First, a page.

The Pratt County Commissioners approved a special use case for Queal Enterprises to relocate his business south of Pratt to a new location on the west side of Sawyer at 20392 SE 100th Street.
Commissioners Glenna Borho and Charles Rinke approved the application for special use on the land that will include a shop building on 10 acres. Commissioner Joe Reynolds was absent.
The commissioners took the action after the County Planning Board had considered the project and recommended that the commissioners approve the application.
Queal Enterprises is currently located south of Pratt and Don Queal said he had flat run out of growing room.
Queal has a land clearing business, mostly the removal of Eastern Red Cedars, and then processes them into mulch.
The property will have a 40-foot easement and possibly a fence for the convenience of his neighbors and the aesthetics of the property.
Any persons who feels the final action of the commissioners aggrieved them have 30 days after Monday's action to appeal to the District Court.
Nancy Smith, Community Service work coordinator, said she had received lots of calls and from 30 to 40 letters from places interested in getting community service workers.
Kathy Harvey of Court Services will also start working with Smith to place community service workers.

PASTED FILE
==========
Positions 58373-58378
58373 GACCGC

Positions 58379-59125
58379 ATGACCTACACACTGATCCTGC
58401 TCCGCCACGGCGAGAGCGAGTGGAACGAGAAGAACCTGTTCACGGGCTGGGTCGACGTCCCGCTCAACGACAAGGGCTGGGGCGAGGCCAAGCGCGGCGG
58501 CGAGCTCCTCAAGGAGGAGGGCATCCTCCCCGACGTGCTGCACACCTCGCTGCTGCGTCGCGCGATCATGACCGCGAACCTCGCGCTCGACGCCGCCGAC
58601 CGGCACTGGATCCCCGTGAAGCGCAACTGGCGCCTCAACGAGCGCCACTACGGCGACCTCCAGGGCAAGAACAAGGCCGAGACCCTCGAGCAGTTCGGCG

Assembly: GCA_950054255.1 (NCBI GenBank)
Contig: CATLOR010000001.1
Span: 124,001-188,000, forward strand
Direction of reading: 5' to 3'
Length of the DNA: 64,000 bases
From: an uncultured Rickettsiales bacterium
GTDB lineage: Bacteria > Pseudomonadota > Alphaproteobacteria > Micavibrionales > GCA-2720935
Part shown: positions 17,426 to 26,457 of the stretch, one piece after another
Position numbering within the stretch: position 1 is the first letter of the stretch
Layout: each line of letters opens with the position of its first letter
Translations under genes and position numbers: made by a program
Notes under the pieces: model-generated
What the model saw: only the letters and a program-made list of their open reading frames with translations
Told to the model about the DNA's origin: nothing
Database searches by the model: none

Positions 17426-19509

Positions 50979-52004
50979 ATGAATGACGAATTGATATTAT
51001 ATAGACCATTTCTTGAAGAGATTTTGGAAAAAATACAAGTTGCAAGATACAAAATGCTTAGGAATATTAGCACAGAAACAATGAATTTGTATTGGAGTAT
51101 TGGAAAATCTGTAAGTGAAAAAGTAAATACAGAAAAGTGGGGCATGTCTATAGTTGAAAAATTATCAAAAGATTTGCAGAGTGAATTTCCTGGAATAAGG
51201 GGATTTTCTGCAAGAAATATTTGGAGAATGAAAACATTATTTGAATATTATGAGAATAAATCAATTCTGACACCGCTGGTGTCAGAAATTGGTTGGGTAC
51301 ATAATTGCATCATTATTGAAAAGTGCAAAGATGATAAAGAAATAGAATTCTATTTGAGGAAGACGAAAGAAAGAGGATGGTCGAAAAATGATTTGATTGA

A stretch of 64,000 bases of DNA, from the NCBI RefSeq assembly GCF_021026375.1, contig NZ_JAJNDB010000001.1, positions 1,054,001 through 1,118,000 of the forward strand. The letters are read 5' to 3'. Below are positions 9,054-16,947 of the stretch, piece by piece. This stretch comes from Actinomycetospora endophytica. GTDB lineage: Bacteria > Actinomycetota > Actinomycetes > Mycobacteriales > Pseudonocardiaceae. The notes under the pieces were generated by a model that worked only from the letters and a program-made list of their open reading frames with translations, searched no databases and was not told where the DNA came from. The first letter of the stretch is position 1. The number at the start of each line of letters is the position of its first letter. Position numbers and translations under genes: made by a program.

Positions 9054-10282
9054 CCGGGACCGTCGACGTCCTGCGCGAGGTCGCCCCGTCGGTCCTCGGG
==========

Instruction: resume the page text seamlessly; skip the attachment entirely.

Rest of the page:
Smith said some had helped take down the Lemon Park Lights and helped distribute commodities at the Community Center.
Smith also hopes to get workers involved with the Hope Center.
Tiffany Ailstock, Retired and Senior Volunteer Program director, said she would be using Pratt Buy Sell Trade to sell vehicles the program has retired. Anyone wanting to buy these vehicles would have to go through a sealed bid process.
Mike Patton, manager of plant operations at Pratt Regional Medical Center, said two generators had been installed early Monday at the hospital construction site.
The roof decking on the three-story portion of the new building is done and the roof should be complete by the middle of this week. On Jan. 16, the roofing will be installed over the in-patient area.
One element that will have to wait is the pads for the transformers. It is too cold to make the pads so that part of construction will have to wait for warmer weather, Patton said.
Work is progressing as scheduled even with the occasional snow and cold weather.
On the financing end of things, PRMC President and Chief Executive Officer said the projected sales tax revenues through four months had exceeded the projected amount by almost $250,000 for an actual revenue of $569,400.